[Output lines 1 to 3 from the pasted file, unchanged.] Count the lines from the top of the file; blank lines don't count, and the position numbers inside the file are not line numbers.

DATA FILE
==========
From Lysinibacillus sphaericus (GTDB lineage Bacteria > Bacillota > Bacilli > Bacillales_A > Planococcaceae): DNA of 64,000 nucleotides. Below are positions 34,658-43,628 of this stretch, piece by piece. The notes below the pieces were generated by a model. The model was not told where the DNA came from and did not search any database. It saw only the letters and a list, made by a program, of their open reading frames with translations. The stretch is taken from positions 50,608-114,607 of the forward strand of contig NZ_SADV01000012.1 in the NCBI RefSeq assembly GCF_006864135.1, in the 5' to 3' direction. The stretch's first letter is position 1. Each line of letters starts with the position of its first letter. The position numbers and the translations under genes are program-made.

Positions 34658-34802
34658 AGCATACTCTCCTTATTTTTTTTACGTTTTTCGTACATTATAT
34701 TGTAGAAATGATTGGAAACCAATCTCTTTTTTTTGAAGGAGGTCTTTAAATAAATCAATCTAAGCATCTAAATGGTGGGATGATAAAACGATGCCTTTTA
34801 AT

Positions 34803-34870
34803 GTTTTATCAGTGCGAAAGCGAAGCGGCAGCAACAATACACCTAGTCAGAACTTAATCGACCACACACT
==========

From Lysinibacillus sphaericus (GTDB lineage Bacteria > Bacillota > Bacilli > Bacillales_A > Planococcaceae): DNA of 64,000 nucleotides. Below are positions 34,658-43,628 of this stretch, piece by piece. The notes below the pieces were generated by a model. The model was not told where the DNA came from and did not search any database. It saw only the letters and a list, made by a program, of their open reading frames with translations. The stretch is taken from positions 50,608-114,607 of the forward strand of contig NZ_SADV01000012.1 in the NCBI RefSeq assembly GCF_006864135.1, in the 5' to 3' direction. The stretch's first letter is position 1. Each line of letters starts with the position of its first letter. The position numbers and the translations under genes are program-made.

Positions 34658-34802
34658 AGCATACTCTCCTTATTTTTTTTACGTTTTTCGTACATTATAT